IRONMAN World Championship at St George: Date, time & watch live!

If it’s true the best things in life are worth waiting for, then the 2021 IRONMAN World Championship in St George on May 7 (2022) should be an absolute beauty despite the high-profile withdrawals of stars including Jan Frodeno, Gustav Iden, Alistair Brownlee, Lucy Charles-Barclay and Laura Philipp.

You have to go back to October 2019 for the last time IRONMAN crowned World Champions over the full distance – when Frodeno and Anne Haug ruled in Kona.

The impact of the COVID-19 pandemic in Hawaii has so far made it impossible for the sport to return to its spiritual home, leaving IRONMAN to make the decision late last year that it would move the 2021 event to Utah.

St George proved last September with the IRONMAN 70.3 World Championship that it can stage a major event without issues, ticking the biggest box of all in this world right now. It also has a course worthy of hosting the marquee event.


The big race takes place on Saturday May 7, 2022 in St George, Utah.

The Pro Men will start first at 0615 local time. That’s 1315 UK time, 1415 CET and 0815 Eastern Time.

The Pro Women are set to follow five minutes later, followed by the Physically Challenged / Handcycle athletes at 0625 and then a 20-minute gap until the Age Group waves start from 0645.

The race will be broadcast live by IRONMAN via Facebook Watch and YouTube, and assuming it’s available for embed we will post it right here on race day. That way you can watch it without leaving the familiar surroundings of TRI247.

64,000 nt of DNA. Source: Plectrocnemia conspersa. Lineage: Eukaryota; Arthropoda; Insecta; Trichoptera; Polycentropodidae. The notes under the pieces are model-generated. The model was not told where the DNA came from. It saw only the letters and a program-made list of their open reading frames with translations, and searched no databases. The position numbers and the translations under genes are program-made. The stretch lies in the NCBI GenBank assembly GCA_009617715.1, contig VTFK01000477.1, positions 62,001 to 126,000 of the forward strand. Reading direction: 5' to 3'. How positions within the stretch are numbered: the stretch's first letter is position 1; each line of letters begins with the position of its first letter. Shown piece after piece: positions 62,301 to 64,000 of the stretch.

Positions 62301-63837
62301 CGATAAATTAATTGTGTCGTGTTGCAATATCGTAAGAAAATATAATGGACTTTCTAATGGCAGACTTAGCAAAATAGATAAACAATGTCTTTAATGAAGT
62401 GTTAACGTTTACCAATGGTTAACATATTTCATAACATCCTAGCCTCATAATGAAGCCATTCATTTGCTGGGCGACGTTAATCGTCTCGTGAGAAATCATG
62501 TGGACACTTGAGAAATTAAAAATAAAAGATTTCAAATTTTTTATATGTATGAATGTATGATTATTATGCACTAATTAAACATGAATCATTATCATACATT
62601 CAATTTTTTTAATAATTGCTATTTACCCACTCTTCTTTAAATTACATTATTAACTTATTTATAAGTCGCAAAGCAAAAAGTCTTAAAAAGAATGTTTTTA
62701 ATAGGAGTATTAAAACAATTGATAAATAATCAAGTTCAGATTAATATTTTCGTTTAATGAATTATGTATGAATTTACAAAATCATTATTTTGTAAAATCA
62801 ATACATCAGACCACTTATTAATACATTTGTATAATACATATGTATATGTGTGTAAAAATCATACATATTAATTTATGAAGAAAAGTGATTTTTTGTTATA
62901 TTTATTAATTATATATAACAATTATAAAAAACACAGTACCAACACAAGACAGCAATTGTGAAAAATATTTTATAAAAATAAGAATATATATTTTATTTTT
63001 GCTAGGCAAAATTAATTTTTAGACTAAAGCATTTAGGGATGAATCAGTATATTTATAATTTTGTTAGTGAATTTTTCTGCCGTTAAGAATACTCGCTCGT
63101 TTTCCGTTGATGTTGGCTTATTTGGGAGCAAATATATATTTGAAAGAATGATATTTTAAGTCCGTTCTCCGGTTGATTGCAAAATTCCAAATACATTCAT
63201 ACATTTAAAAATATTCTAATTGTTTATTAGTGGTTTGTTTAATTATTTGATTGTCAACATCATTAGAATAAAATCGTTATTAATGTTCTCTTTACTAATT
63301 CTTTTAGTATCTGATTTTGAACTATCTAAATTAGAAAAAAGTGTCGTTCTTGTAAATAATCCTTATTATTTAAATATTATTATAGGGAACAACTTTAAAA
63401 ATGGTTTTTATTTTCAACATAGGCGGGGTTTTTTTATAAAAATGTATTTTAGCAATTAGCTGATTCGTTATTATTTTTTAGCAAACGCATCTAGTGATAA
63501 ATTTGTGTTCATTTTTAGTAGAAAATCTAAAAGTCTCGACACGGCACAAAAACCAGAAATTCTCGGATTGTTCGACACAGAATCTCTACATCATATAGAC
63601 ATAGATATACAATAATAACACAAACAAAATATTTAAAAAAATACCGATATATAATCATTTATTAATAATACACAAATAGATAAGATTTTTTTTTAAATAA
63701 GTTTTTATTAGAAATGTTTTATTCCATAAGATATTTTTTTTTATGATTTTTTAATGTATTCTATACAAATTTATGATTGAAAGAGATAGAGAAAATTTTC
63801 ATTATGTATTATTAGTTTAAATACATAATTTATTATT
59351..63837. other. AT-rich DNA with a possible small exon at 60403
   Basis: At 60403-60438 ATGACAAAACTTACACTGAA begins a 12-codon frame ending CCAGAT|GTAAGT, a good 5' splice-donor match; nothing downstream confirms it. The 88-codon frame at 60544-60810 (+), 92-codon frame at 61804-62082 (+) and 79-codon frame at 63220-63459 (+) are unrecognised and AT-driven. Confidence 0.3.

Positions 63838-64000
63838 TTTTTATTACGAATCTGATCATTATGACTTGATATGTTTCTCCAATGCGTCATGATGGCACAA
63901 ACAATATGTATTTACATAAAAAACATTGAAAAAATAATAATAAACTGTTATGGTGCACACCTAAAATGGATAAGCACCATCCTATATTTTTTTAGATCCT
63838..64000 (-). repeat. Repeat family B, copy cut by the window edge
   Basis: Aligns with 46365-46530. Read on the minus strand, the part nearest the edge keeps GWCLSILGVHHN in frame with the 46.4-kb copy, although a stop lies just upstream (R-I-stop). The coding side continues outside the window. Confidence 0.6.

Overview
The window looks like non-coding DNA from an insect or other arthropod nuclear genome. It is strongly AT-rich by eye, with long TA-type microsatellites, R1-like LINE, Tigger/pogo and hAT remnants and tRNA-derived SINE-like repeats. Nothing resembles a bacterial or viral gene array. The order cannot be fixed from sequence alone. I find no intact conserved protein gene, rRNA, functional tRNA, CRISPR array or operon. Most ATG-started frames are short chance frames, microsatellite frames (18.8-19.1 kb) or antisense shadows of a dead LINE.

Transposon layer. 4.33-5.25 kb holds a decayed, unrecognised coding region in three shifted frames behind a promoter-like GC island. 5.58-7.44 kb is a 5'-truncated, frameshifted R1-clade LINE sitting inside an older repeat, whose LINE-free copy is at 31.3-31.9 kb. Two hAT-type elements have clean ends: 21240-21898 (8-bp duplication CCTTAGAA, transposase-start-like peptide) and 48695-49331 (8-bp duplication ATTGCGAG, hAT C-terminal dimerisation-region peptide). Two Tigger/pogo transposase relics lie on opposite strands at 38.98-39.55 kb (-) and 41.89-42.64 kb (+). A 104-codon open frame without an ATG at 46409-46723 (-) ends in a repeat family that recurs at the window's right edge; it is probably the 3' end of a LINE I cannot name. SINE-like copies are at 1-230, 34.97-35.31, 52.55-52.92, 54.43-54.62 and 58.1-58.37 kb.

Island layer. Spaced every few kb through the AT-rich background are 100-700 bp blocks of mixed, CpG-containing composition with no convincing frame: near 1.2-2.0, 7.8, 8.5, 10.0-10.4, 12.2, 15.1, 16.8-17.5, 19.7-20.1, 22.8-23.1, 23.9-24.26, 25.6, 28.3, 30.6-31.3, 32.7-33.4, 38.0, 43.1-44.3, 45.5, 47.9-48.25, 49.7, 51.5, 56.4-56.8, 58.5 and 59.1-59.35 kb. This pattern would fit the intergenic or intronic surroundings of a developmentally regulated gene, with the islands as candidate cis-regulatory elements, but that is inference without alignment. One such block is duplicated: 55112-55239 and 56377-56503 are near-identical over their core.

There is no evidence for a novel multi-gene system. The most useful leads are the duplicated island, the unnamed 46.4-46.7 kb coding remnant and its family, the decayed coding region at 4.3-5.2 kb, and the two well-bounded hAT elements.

The Course

As we said, St George provides a worthy setting to stand in for the unique test that is Kona in Hawaii.

While the dry heat of Utah in early May will not test athletes in the same way the brutal conditions of Kona do, the course will have other traps in store.

The full-distance course in St George is one of the toughest in world triathlon in terms of the distance athletes will climb – particularly during what should be a brutal bike leg.

The rugged terrain also provides what could be the key point in the race late in the bike when the athletes take on the famed Snow Canyon.

The rugged Utah terrain provides a unique challenge (Donald Miralle).

After that brutal bike the run will be fascinating – which athletes can hold their form on an undulating track which has so many uphill and downhill sections?

The intriguing thing about this World Championship is that there is no course form, no guide to what athletes have done here over this distance in the past. Literally all new.

Pro Men

An intoxicating mix here, although the ‘Big Three‘ narrative is now no longer in play after Frodeno announced on April 14 that he would not be racing due to a small partial tear in his Achilles. We hope now he will be able to big again for the crown in Kona in October.

Other notable absentees on the first Saturday in May will be Britain’s Joe Skipper and Spain’s Javier Gomez – both struck down by COVID.

The absence of Frodeno meant the Norwegian pair of Iden and Kristian Blummenfelt were the new favourites, but things changed again on the eve of the race when Iden was ruled out as he struggled to recover from a recent illness – first reported by TRI247.

Blummenfelt will race but Iden is out (Donald Miralle).

The Norwegians have only done one IRONMAN race each so far, but the impression they created was otherworldly. Iden was terrific in winning in Florida last November, before Blummenfelt set the fastest time ever for the distance in Cozumel a couple of weeks later.

Within two hours of Iden’s withdrawal on the eve of the race, Brownlee followed him in adding to the list of absentees, revealing on Instagram that he felt “rough” due to an illness in his system, and would not be starting.